Children's Mental Health Week explores growing together

Two children playing together Published: 7th Feb 2022

Monday 7 February marks the beginning of Children’s Mental Health Week. Ran by the charity Place2Be, the week focuses on the importance of promoting good mental health and wellbeing for young people.

One in six children and young people have a diagnosable mental health problem, and many more struggle with challenges from bullying to bereavement, according to Place2Be.

Now in its eighth year, this 2022 campaign focuses on ‘growing together’; growing emotionally and finding ways to help each other grow.

Place2Be says, “as parents or carers, you are an important role model for your child. Your child does not need you to be perfect – in fact seeing you make some mistakes can be really useful! What is important is that you are able to show them that you – and they – can continue to develop and grow even when things are hard, In fact, sometimes, this is when we learn and grow the most.”

Here are a few simple ways you can support your child’s emotional growth:

  1. Talk about when your child was younger
    Most children enjoy hearing their parents tell stories about when they were younger. Recall stories that highlight how your child has developed and changed over the years. For example, how you enjoyed teaching them to learn to ride a bike, or swim. Or how proud you were when they took part in a school assembly – even though they were nervous.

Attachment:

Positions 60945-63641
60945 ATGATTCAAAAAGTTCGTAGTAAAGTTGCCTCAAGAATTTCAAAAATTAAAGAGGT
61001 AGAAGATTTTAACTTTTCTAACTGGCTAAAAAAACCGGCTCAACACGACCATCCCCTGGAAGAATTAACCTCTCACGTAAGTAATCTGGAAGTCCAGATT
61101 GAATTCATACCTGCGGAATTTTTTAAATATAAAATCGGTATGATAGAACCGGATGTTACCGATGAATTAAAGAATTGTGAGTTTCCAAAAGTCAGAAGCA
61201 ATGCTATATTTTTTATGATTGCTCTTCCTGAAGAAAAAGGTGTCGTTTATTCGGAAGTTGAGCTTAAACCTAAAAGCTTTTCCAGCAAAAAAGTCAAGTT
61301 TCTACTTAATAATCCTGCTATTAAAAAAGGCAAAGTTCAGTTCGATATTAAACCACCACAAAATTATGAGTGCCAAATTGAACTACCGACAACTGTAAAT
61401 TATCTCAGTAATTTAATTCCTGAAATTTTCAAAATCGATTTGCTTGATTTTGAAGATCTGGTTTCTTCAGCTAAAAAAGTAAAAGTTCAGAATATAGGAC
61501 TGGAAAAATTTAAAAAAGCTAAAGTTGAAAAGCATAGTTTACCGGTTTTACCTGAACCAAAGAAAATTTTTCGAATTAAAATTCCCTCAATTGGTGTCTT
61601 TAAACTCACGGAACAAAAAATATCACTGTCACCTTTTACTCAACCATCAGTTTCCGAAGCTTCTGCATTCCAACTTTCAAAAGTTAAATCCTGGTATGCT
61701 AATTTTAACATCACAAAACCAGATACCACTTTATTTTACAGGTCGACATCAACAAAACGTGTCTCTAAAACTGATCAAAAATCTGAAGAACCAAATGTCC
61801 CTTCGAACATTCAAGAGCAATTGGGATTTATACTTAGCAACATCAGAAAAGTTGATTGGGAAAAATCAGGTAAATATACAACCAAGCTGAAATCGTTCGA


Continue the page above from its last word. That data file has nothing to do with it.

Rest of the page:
If you are an adoptive parent, foster or kinship carer, you will still have lots of memories to share from when you first came together as a family.
  2. Notice when they have developed and grown
    You may have made marks on the walls to recognise how tall your child has grown over the years or looked at old photos together. It is important to also recognise and praise emotional growth. This could be letting them know how proud you are when they have learnt to ask others to play when they used to be too shy to do so.
  3. Encourage them child to try new things
    This could be new foods, a new activity or a new experience. Praise their willingness to ‘give things a go’ rather than whether they were ‘good’ at it. This will give them confidence to continue to develop and grow.
  4. Listen to their hopes and dreams for the future
    Encourage your child to see that everything they are doing right now is a tiny step towards who them being a counsellor, a doctor, a nurse or a teacher etc.
  5. Support them to learn from tough situations

It can be really hard when your child is not getting on with friends, having a problem with a teacher, or is disappointed with how something has worked out. Acknowledge the difficult feelings, but help them to see that these situations help us to grow and develop so that we are better able to cope with life’s ups and downs.

If you are looking for free and practical advice to help you support your children, Parenting Smart is a site for parents and carers. It is full of expert advice and tips on supporting the emotional wellbeing and growth of primary-age children.